Some things just go well together...
...Peanut butter and jelly. Lemon and lime. McChicken sauce and ketchup (trust me). One can imagine these pairings must have sounded strange when first dreamt up by whatever culinary renegades were responsible for them, but once they were brought together, well, the rest is history. Earlier today if you had floated to me the idea of marrying true crime with cryptozoology, I would have laughed in your face. But now that I’ve seen the first episode of Sasquatch, the latest offering from director Joshua Rofé (who helmed the 2019 docu-series Lorena), I can safely say that my appetite has been whetted. I have no idea if the series—which made its World Premiere this week at SXSW Film Festival—is actually going anywhere and its premise is admittedly preposterous, but as someone who grew up on generous helpings of Time-Life’s “Mysteries of the Unknown” book series and reruns of Forensic Files, it gave me enough weirdness to want to come back for seconds.
The series follows investigative journalist David Holthouse as he tries to piece together a mystery that’s been at the back of his mind for decades. In October of 1993, while working on a cannabis farm located in the famed Emerald Triangle region of California, he heard tell of three men being torn apart by a sasquatch that had supposedly been terrorizing the farm for weeks. Deciding to see whether or not those murders actually occurred and what the story behind them could possibly be, Holthouse interviews several cannabis farmers and “back-to-the-landers” who live in that area, picking their brains as to whether they remember hearing of such a crime occurring or if they themselves have ever seen the mythic bigfoot in the furry flesh.
Some fascinating sasquatch lore and regional history is unearthed, but no leads are found regarding the almost three decades old triple homicide. Just when Holthouse begins to question his own memory of those overheard happenings back in ‘93, a break in the case sends him racing to meet someone who may have the information he’s been searching for.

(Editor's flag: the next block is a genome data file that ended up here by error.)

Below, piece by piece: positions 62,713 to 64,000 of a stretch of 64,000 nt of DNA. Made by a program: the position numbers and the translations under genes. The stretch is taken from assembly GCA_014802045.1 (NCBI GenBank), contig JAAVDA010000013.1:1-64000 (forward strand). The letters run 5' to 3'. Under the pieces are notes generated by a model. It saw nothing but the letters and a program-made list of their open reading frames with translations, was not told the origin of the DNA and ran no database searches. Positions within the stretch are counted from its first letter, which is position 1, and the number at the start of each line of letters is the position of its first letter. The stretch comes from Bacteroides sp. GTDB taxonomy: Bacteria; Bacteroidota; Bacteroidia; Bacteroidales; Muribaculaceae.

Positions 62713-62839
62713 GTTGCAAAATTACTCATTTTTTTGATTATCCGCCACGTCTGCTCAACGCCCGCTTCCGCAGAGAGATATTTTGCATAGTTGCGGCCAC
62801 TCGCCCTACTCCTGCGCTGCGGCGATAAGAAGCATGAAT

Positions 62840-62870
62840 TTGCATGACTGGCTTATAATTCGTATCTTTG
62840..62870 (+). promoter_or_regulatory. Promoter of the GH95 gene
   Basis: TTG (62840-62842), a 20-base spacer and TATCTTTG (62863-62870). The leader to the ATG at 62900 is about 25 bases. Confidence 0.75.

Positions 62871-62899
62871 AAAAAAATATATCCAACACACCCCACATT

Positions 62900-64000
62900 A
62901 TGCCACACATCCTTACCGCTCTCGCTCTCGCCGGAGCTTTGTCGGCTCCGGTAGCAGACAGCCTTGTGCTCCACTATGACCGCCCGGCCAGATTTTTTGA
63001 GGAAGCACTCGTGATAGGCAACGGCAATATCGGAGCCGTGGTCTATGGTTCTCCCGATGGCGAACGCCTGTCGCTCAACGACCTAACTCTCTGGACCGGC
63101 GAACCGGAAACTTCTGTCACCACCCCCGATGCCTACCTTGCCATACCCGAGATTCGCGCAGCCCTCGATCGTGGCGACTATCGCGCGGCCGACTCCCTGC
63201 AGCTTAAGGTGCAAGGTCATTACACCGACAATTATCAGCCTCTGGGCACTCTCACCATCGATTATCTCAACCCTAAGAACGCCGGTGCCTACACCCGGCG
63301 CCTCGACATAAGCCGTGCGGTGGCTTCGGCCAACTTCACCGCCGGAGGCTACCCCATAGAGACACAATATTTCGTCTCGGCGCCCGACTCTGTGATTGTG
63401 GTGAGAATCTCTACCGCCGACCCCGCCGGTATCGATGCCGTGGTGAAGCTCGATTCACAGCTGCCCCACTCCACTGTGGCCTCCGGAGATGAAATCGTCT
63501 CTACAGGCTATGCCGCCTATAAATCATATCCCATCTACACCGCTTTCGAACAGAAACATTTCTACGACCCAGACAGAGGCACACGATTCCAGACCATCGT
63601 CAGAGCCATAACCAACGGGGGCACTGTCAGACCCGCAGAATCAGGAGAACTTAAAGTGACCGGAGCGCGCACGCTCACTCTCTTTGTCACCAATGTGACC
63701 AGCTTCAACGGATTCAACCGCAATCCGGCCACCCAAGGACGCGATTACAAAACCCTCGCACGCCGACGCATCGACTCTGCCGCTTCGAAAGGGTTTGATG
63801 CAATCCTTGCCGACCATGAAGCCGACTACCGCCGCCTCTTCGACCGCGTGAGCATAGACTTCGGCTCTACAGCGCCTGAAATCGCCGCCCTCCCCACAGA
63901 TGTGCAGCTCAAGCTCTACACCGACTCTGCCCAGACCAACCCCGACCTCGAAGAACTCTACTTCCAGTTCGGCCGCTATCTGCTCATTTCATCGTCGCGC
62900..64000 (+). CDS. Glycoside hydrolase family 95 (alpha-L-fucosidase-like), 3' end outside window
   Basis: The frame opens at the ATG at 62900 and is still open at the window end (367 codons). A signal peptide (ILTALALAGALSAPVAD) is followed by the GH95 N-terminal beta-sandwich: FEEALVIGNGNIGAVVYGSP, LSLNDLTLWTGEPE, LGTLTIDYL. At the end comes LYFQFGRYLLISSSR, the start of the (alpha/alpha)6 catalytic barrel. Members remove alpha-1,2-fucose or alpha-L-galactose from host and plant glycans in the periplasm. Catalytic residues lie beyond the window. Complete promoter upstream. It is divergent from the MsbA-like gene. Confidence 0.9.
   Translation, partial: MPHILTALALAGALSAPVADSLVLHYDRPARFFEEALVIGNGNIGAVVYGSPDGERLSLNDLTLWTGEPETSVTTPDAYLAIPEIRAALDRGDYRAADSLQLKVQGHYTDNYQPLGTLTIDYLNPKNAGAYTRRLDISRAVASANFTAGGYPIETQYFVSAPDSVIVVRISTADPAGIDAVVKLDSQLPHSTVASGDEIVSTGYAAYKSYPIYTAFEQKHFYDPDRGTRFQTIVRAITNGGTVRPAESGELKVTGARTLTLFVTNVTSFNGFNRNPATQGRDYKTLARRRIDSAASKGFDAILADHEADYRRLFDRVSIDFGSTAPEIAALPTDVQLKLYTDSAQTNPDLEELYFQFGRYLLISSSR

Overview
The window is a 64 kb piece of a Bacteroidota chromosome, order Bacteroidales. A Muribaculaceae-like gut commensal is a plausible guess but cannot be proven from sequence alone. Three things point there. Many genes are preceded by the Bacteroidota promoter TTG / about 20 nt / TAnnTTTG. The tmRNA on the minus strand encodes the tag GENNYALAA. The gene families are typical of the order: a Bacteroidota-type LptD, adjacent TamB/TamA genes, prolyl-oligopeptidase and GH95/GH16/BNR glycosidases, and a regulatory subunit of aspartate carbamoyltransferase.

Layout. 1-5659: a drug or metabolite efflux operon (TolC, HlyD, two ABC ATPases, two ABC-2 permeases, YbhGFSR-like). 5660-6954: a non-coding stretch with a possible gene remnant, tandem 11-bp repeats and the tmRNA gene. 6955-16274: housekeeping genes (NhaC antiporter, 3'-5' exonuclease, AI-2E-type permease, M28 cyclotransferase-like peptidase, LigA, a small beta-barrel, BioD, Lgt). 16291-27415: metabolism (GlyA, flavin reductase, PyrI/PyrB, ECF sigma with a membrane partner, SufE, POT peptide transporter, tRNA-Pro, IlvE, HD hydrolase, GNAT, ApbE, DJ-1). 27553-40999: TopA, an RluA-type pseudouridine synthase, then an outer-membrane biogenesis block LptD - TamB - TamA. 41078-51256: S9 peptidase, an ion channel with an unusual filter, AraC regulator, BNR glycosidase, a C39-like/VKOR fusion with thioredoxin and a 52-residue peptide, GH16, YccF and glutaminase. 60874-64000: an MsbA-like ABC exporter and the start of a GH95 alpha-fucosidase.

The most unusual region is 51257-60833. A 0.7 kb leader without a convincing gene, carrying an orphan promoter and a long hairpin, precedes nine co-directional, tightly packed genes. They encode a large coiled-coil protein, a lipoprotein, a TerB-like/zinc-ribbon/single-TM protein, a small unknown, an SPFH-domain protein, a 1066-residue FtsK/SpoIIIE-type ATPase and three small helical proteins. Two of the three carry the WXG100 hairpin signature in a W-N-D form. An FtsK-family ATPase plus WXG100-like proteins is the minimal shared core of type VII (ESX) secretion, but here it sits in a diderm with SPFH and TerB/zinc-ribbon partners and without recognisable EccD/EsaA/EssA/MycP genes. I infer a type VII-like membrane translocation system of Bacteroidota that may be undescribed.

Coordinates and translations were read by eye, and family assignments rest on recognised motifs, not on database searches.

I’m not sure what to make of this introductory episode of a show that, it’s safe to say, isn’t your average true crime docu-series. On the surface it feels like flim-flam, but it’s of a variety that’s pretty entertaining (fun-flam?) and certainly has the potential to be binge- and cringe-worthy all at the same time. For those who haven’t encountered bigfoot hunters (aka “Squatchers”) before, it’ll be a fascinating look into a subculture that could have easily been ridiculed yet is handled here with respect. Some would be quick to dismiss these folks as crackpots, but Holthouse treats them like he would any other group of people he would normally come across in his journalism, and it lends a strange sense of legitimacy to the absurdity of it all.
Sasquatch also manages at times to do something I wasn’t expecting: it’s actually pretty damn spooky. It might not convert skeptics into full-fledged bigfoot believers, but it makes the idea of the beasts horrifying enough that you will probably second guess taking a stroll in the woods alone. One moment in particular, where a retired police officer recounts his alleged run-in with the gigantic creature, caused the hairs on my arm to stand on end.
As the man describes the sighting, he becomes visibly distressed. His hands shake, his voice quivers, and he almost breaks down in tears. It’s completely unlike any of the other accounts given in previous interviews where almost everyone spoke of their encounters in matter-of-fact, almost blasé tones. Whatever he saw out there (be it a misidentified animal, a delusion, or something else) still had the ability years later to reduce him to a quivering mess.
It’s moments like those that make Sasquatch so watchable, the times where the mystery of it pulls at your curiosity just enough to make you want to continue with its story, even if it does occasionally feel like it’s blowing smoke up your backside. Whether it will pay off is hard to tell (I have a feeling the series won’t be ending with Holthouse catching a murderous bigfoot and carting it back to the city à la King Kong) but the general weirdness of this first episode is enough to keep me on the show’s trail for at least one more installment.
Sasquatch premieres on Hulu on April 20th.
By Patrick Brennan
Celebrate Women in Horror Month with us by donating to Cinefemme at: Donate (cinefemme.net)